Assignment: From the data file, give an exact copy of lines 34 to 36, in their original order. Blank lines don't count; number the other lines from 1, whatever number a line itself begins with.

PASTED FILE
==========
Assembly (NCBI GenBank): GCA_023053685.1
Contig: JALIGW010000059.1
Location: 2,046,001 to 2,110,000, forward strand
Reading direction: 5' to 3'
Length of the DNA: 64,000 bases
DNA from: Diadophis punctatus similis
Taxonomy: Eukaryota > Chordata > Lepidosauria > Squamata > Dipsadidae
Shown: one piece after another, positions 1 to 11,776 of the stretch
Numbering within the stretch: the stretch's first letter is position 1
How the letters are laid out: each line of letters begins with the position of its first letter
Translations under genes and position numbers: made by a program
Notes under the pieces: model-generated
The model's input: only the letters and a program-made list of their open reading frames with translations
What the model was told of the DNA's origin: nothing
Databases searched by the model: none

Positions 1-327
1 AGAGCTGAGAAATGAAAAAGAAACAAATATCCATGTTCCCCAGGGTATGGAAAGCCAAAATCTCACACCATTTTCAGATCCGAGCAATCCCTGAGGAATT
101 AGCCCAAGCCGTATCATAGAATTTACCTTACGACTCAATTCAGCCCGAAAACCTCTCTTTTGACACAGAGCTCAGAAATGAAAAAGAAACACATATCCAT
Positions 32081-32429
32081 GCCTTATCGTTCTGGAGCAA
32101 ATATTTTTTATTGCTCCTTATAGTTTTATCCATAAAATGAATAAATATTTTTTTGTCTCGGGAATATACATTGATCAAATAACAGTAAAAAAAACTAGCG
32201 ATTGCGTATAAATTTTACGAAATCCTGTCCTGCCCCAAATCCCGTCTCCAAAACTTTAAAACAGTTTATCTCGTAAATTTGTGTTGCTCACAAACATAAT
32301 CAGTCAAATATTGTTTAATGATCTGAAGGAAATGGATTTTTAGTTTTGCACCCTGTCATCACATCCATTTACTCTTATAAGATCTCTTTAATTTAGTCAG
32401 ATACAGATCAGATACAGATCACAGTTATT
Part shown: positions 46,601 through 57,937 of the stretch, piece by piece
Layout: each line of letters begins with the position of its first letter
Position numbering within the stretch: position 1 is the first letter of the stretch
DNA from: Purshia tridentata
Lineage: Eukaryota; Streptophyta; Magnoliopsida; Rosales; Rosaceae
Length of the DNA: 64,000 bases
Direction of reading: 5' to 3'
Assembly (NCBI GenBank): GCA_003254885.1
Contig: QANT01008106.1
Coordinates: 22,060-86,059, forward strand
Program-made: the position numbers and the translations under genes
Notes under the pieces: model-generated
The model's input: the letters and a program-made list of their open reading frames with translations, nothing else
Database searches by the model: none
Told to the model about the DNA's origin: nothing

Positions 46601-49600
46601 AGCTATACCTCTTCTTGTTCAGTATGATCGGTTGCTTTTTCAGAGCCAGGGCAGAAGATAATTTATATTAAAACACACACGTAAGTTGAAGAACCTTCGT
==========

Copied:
Coordinates: 22,060-86,059, forward strand
Program-made: the position numbers and the translations under genes
Notes under the pieces: model-generated